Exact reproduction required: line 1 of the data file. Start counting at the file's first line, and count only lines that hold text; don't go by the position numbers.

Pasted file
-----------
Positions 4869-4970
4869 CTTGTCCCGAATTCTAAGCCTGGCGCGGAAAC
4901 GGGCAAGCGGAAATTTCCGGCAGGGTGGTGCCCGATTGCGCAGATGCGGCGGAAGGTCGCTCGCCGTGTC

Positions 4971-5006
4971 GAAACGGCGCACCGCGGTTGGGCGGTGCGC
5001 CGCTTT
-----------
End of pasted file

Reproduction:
Positions 4869-4970